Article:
Margaret Perry Award winner says Nursing is in her blood
There was a double celebration for Sara Oddy from Ponthenri near Llanelli today (Friday, January 27), when she graduated with a First Class Honours Degree in Nursing from Swansea University at the Winter Degree and Award Congregations for the College of Human and Health Sciences.
Mother-of-two Sara, aged 39, is also this year’s winner of the College’s top nursing prize, the Pre-registration Nursing Award for Outstanding Scholarship in Memory of Margaret Perry.
The annual award, worth £200, is presented to the student who has obtained the overall highest result and consistently performed throughout the duration of the three-year Nursing degree.
Sara, who now works as a qualified nurse on the Intensive Care Unit within the new Critical Care Unit in West Wales General Hospital, received the award from the Acting Head of the College of Human and Health Sciences, Jane Thomas.
Jane Thomas said: “Sara had an incredible final average of almost 90% and her high academic results have been constant throughout. Sara is highly valued by colleagues, academic staff and patients alike.
“She has many strengths and has faced many challenges during her studies that make her an outstanding role model both as a student and as a qualified nurse.”
Speaking about her award, Sara said: “I do appreciate that the work I put into both my studies and clinical placements has been recognised by the University in the awarding of both the Margaret Perry Award and a First Class Honours. My family is exceptionally proud.”
Originally Sara taught art and design and then worked as a welfare rights specialist for the Citizens Advice Bureau, but felt she wanted a more caring profession.
And Nursing has been something of a family tradition.
Sara said: “Nursing is in my blood – my father was a mental health nurse and my grandmother a nursing sister. It is a profession I also wanted to undertake, however knowing the commitment required of both the training and the profession itself, I chose to wait until my daughters, now aged 14 years and 19 years were older and less demanding of my time.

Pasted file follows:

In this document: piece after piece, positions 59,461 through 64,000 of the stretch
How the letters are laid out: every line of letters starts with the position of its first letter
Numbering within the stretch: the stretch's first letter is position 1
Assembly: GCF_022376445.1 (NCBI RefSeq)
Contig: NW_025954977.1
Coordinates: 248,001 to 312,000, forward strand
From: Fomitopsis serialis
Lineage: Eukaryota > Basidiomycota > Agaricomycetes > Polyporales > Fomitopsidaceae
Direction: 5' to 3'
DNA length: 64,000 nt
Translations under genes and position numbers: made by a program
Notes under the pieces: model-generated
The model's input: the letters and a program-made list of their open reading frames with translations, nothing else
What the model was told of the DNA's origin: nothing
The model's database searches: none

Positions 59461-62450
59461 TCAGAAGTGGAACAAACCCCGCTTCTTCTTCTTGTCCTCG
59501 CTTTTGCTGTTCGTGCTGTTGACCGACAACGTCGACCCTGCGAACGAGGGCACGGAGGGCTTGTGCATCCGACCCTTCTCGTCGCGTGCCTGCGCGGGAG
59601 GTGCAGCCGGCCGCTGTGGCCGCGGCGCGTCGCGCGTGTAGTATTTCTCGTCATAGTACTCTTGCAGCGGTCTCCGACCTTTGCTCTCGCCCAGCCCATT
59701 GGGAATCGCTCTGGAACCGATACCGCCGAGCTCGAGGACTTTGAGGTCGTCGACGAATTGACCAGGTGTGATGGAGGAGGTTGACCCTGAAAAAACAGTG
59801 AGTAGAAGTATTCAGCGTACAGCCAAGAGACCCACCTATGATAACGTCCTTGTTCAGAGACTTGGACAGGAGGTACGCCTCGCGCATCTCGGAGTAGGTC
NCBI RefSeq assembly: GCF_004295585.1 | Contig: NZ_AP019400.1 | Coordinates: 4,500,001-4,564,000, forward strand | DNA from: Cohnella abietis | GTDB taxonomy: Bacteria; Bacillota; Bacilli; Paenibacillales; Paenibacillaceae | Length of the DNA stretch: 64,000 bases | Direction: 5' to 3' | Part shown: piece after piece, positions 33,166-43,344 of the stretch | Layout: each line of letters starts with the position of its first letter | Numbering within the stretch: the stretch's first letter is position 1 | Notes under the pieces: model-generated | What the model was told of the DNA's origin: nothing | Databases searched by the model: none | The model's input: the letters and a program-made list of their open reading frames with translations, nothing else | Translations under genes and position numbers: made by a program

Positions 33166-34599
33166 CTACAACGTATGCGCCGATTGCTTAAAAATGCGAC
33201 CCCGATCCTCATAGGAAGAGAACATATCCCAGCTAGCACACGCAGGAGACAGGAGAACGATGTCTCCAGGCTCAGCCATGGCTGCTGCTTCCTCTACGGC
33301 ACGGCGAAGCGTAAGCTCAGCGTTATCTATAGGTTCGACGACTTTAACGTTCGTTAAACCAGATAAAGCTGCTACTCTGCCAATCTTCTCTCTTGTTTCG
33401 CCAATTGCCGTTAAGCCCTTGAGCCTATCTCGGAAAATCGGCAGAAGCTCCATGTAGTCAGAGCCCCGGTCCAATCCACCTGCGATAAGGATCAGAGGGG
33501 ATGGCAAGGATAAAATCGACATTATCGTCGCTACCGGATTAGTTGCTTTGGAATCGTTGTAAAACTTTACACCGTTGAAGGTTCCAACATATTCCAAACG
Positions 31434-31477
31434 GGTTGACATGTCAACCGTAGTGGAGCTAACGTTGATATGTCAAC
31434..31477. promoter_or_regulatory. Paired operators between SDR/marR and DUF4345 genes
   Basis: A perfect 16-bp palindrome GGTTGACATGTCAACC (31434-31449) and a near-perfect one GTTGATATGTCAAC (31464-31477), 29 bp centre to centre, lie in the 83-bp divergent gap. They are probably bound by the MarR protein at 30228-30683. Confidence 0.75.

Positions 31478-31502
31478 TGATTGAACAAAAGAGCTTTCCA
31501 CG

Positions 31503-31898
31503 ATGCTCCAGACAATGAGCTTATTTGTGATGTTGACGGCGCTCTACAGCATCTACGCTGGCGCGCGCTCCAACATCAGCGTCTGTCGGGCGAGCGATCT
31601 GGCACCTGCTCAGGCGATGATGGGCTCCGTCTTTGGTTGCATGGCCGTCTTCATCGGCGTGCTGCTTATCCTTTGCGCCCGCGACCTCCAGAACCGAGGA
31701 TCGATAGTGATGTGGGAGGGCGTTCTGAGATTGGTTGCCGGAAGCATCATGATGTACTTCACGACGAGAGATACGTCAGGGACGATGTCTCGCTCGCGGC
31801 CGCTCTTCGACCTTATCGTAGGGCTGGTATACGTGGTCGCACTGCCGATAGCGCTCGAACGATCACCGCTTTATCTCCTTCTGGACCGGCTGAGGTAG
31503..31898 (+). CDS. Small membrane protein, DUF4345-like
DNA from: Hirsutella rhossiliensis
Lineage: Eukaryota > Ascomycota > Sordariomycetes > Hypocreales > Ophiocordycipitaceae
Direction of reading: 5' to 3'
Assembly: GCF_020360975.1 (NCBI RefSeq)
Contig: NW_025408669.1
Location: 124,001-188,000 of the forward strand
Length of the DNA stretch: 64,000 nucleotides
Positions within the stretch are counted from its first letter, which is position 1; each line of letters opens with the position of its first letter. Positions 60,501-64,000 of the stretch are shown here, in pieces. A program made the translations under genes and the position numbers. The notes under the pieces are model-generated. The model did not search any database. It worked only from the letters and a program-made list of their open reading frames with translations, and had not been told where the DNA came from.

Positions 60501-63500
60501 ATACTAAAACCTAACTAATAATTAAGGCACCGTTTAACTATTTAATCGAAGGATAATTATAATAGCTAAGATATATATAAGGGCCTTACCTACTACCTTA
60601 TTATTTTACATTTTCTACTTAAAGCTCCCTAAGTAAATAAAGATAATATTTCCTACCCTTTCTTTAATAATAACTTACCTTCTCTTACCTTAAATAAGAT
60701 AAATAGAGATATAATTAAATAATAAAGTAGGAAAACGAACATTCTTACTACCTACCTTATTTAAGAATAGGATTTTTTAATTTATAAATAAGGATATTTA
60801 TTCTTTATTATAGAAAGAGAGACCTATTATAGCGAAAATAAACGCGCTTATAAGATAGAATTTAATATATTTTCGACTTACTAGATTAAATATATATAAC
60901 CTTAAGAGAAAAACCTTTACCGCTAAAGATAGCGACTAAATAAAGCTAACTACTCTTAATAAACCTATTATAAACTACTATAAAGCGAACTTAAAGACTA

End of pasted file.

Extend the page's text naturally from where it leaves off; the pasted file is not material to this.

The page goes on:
“I felt that I wanted a more hands on and direct role in supporting those in ill health and decided to undertake my nursing degree. Swansea University was the natural choice for study due to its locality.”
Sara had to face many challenges during her studies. For the first year and a half of the course Sara along with her husband and two daughters lived in a static caravan while completing renovations to their home. Also both Sara’s mother and grandmother are disabled and housebound. But, there were further challenges to overcome.
Sara said: “Sadly, my father passed away in the year the year before my nursing degree and my mother-in-law lost her battle with lung cancer on the day of my second year exams. My father-in-law was also diagnosed with prostate cancer during my third year.”
Sara remained focussed during her studies and her hard work has now paid off.
She added: “I thrived upon the challenges provided by both clinical placements and academic study, but particularly enjoyed it when I was able to see first hand how academic theory linked to nursing practice.
“The holistic nature of nursing, particularly critical nursing, satisfies my desire to provide care and support for patients during times when they are vulnerable and in most need.”
Sara’s personal tutor, Dr Jane Hanley, said: “Sara is thoroughly deserving of the Margaret Perry Award. She faced many challenges, which appeared to make her even more determined to succeed and she remained focussed on providing nursing care of the highest standard. This commitment was evident both in feedback from her clinical placements and in her written work.
“Sara’s commitment to study and achieve perfection was inspirational.”